Canary Islands: History
More than simply Sun, Sea and Sand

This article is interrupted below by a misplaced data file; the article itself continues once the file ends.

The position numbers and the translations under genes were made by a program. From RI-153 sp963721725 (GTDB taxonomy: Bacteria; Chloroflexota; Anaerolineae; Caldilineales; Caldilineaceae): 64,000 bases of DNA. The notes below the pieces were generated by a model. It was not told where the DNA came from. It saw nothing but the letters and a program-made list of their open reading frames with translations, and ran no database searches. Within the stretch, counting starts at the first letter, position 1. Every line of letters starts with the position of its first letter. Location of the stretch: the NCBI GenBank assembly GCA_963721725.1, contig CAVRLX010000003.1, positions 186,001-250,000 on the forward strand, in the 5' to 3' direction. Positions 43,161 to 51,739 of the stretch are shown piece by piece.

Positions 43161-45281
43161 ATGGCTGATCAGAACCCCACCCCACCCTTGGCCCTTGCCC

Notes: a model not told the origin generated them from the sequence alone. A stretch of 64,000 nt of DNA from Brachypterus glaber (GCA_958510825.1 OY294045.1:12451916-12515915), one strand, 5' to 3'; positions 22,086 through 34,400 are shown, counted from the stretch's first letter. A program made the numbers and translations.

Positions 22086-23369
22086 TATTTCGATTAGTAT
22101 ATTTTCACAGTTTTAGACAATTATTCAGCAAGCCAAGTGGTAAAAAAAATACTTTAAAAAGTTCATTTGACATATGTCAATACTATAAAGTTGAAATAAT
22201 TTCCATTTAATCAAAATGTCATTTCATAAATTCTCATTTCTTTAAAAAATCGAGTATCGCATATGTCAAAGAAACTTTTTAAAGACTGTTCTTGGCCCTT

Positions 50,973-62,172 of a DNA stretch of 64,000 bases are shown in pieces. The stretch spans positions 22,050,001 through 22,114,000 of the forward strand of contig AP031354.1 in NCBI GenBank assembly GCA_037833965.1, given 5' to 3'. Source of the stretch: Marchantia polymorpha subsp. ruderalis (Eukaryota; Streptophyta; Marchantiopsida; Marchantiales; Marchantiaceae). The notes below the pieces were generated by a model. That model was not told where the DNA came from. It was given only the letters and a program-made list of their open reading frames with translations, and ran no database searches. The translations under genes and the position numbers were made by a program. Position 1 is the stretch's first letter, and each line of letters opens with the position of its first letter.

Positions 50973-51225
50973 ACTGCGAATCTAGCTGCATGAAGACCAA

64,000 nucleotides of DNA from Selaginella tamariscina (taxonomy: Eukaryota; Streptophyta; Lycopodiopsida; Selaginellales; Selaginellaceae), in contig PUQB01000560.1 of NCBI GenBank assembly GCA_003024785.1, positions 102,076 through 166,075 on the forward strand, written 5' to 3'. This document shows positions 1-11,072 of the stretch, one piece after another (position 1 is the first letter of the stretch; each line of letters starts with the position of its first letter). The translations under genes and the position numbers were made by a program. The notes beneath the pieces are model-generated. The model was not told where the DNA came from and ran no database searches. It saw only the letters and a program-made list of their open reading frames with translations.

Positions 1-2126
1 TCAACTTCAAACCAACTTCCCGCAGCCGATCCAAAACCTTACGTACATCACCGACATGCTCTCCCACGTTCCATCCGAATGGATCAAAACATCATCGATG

It is said that the Canary Islands were discovered by the western world thanks to King Juba. When Europeans began exploring the islands, they encountered several indigenous populations living at a Neolithic level of technology. The islands were visited during the Middle Ages by the Arabs, for purposes of a commercial nature. From the 14th century onward, The islands were visited numerous times by sailors from Majorca, Portugal, and Genoa. The Castilian conquest of the islands began in 1402. The conquest saw the expedition to the island of Lanzarote by Jean de Béthencourt and Gadifer de la Salle, who were nobles and vassals of Henry III of Castile. From there, they succeeded in conquering both Fuerteventura and El Hierro. Béthencourt thus became King of the Canary Islands, but despite his title he still recognized King Henry III as his overlord. La Gomera, Gran Canaria, Tenerife, and La Palma natives all managed to resist the Castilian invaders for almost a century. Béthencourt did however establish a base on the island of La Gomera, but it would be many years before the island was truly conquered. Finally, in 1479, Portugal recognised Castilian control of the Canary Islands in the Treaty of Alcaçovas. After the conquest the first institutions of colonial government were founded. Both Gran Canaria and Tenerife, which had been a Spanish colony since 1495, had separate governors. The cities of Santa Cruz in Tenerife and Las Palmas in Gran Canaria both became stopping points for Spanish conquerors, traders, and missionaries on their way to the New World. This trade route brought great prosperity to some of the social sectors of the islands. The islands grew to become quite wealthy and as a result began to attract merchants and adventurers from all over Europe. But the wealth in the Canary Islands also invited attacks by pirates and privateers. The most severe attack took place during the Dutch War of Independence, which led to the Dutch laying siege to the city of Las Palmas and demanding it surrender of all its wealth. They received only 12 sheep and 3 calves. In the 18th and 19th Centuries, a new cash crop, cochineal (cochinilla), came into cultivation and saved the islands' economy, which until then had been facing stiff competition from Spain's American colonies. And at the beginning of the 20th century, the British introduced a new cash-crop, the banana. Export of bananas was controlled by companies such as Fyffes.